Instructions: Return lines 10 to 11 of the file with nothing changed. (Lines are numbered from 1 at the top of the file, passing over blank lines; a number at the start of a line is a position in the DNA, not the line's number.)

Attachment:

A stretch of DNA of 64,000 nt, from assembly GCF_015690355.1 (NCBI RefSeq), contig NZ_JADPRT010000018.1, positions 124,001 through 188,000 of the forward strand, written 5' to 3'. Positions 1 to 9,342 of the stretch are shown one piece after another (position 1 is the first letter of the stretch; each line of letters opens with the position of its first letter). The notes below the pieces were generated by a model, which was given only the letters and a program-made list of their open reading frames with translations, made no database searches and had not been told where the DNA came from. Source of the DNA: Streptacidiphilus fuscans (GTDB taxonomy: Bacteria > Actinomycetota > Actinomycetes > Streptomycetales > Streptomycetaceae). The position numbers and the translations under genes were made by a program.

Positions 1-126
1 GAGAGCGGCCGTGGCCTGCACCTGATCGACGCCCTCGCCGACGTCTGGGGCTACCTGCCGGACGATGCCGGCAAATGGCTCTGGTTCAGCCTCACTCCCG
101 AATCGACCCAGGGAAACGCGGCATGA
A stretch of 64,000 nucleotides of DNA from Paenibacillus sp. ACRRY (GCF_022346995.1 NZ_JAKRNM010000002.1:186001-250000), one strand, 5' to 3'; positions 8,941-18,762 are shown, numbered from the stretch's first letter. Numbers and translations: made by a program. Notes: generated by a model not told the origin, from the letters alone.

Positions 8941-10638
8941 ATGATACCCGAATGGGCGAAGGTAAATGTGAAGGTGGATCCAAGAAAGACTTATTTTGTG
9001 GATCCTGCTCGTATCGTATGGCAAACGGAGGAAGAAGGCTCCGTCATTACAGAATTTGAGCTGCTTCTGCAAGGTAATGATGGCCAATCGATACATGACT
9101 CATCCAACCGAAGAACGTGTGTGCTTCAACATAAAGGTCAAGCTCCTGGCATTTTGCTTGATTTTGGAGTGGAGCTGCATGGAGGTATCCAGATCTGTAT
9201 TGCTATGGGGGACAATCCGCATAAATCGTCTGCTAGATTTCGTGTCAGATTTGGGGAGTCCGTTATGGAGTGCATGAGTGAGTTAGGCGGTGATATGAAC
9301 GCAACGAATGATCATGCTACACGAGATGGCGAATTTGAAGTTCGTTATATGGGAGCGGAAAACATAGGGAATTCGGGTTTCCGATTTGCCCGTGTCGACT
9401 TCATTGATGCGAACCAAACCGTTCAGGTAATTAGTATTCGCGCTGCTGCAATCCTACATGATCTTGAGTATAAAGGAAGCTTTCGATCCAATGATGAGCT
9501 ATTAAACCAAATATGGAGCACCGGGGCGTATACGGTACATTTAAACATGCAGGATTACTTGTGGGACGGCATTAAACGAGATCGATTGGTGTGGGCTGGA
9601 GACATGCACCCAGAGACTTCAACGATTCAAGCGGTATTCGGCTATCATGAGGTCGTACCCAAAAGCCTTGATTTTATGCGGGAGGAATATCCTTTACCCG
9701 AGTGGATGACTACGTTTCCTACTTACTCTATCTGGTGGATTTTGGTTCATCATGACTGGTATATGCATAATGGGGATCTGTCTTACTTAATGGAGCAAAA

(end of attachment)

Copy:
9201 TGCTATGGGGGACAATCCGCATAAATCGTCTGCTAGATTTCGTGTCAGATTTGGGGAGTCCGTTATGGAGTGCATGAGTGAGTTAGGCGGTGATATGAAC
9301 GCAACGAATGATCATGCTACACGAGATGGCGAATTTGAAGTTCGTTATATGGGAGCGGAAAACATAGGGAATTCGGGTTTCCGATTTGCCCGTGTCGACT